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Editorials/Opinions Analyses For UPSC 2 October 2021


  1. Crime and the pandemic: On Crime in India report
  2. Make departments smart, first

Crime and the pandemic: On Crime in India report


The annual report, ‘Crime in India’, released by the National Crime Records Bureau released in September 2021 needs to be carefully parsed before gleaning insights or making State-wise comparisons. 


GS-II: Social Justice and Governance (Issues related to women, Issues related to development, Issues related to Gender, Issues related to minorities)

Dimensions of the Article:

  1. Highlights of the report
  2. Variations in distribution of cases
  3. About NCRB
  4. Role of NCRB in government accountability

Highlights of the report


  • According to the report Delhi is the most unsafe city for women as more than 10,000 cases of crimes against women were registered in the capital in 2020.
  • Communal riots registered an increase of 96% in 2020 over 2019 – with Delhi alone registering the highest cases of communal riots in 2020. Uttar Pradesh (UP) did not record a single case of communal violence in 2020.
  • Caste riots saw an increase of close to 50%, agrarian riots 38% and riots during ‘andolan/morcha’ increased by 33%.
  • The rate of cyber crime (incidents per lakh population) also increased from 3.3% in 2019 to 3.7% in 2020.
  • Cases under the ‘environment-related offences’ category increased by 78.1% in the country in 2020.
  • Incidents of circulation of “false/fake news” and rumours, a crime under the Indian Penal Code, saw nearly a three-fold rise in 2020 over 2019.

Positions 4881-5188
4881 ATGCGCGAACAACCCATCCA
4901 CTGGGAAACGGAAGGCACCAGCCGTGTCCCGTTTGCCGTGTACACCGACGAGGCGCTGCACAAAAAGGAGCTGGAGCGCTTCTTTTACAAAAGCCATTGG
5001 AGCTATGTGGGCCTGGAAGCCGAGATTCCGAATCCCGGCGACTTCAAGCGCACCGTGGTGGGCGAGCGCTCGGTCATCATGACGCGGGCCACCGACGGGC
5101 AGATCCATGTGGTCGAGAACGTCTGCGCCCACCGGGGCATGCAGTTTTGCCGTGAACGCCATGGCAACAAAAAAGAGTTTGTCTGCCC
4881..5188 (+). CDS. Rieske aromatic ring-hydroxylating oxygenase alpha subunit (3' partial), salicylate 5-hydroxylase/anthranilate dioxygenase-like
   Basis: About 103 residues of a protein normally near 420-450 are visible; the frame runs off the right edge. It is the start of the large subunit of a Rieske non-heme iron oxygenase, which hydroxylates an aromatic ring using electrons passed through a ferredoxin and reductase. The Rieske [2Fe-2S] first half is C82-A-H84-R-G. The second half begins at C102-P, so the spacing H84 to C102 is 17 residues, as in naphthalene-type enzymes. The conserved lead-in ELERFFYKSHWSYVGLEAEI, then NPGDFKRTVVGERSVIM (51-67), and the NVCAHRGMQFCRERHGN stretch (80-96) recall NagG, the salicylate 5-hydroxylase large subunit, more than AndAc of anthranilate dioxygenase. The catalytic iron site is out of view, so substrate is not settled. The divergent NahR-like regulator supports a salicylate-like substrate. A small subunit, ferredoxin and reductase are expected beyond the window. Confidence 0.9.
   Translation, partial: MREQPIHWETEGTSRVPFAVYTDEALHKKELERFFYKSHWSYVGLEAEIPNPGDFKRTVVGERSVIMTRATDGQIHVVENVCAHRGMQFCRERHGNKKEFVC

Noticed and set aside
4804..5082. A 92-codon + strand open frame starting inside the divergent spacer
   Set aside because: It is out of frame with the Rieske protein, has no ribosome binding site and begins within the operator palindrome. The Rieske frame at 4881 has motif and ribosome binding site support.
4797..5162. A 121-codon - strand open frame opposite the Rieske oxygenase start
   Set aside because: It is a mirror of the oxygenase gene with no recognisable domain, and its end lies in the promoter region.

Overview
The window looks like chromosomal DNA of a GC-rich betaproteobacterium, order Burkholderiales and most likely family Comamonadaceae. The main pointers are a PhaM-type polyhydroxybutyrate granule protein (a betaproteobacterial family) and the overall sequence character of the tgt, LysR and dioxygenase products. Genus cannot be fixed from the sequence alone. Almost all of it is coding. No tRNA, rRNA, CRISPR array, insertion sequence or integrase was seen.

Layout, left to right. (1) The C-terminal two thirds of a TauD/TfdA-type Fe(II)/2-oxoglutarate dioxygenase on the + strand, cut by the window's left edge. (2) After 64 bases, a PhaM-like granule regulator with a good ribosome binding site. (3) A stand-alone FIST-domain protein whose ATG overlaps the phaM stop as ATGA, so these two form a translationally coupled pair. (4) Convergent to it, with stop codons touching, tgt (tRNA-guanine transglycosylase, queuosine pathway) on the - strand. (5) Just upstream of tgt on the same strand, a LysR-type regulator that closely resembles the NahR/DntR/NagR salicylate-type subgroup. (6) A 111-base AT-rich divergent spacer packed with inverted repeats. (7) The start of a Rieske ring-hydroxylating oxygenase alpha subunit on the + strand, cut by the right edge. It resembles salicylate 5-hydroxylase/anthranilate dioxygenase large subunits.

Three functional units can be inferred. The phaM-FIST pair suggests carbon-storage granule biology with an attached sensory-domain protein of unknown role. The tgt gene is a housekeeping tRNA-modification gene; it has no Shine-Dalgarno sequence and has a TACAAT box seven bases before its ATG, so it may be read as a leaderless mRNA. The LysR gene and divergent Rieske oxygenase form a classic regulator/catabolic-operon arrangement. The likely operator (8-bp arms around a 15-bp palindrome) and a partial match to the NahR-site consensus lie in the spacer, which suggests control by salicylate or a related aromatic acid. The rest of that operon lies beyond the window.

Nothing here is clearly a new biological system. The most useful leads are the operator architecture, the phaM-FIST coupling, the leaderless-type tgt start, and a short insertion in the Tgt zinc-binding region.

• The number of cases registered for crimes against women, children and senior citizens, theft, burglary, robbery and dacoity, among others, dropped by about 2 lakh (from 2019 to 2020). However, Murder registered a marginal increase of 1%.
  • 2020 also saw a significant drop in cases related to Offences against the State, with a drop of 27% over 2019. (UP, however, was the only major state to record an increase in Offences Against State mostly due to the large number of ‘Damage to Public Property’ cases registered by the state primarily during the anti- CAA (Citizenship (Amendment) Act, 2019) protests.

Variations in distribution of cases

  1. Better provisions to register cases: There are significant variances in case registration across States and Union Territories, especially serious crimes pertaining to rape and violence against women. Tamil Nadu (with 1808.8 crimes per one lakh people) > Kerala with 1568.4 > Delhi with 1309.6 recorded the highest crime rates overall, but it is difficult not to see these numbers as a reflection of better reporting and police registration of cases in these States and the capital city, respectively. 
  2. Discrepancy in NCW and NCRB data: While there was an 8.3% decline in registered cases of crimes against women in 2020 (of which the bulk of them, 30.2%, were of the category “Cruelty by husband or his relatives”), this number has to be assessed along with the fact that the year saw prolonged lockdowns during the first wave of the coronavirus pandemic (between late March and May 2021 in particular). This period coincided with a high number of complaints of domestic violence — the number of complaints received by National Commission for Women registered a 10-year high as of June 2020.
  3. Impact of Lockdown: It should be noted that the lockdown has also led to an overall fall in crime related to theft, burglary and dacoity.
  4. COVID-19 lockdown violation cases: The COVID-19 related disruption also led to a greater registration of cases overall (a 28% increase in 2020 compared to 2019) largely due to a 21-fold increase in cases related to disobedience to the order duly promulgated by a public servant and over four times in cases involving violations of other State local laws.
  5. Increasing Cybercrime as a cause of concern: Cybercrimes recorded an increase of 11.8% and this increase in cybercrimes is a cause for concern as this requires sharper law enforcement as seen even in highly developed societies.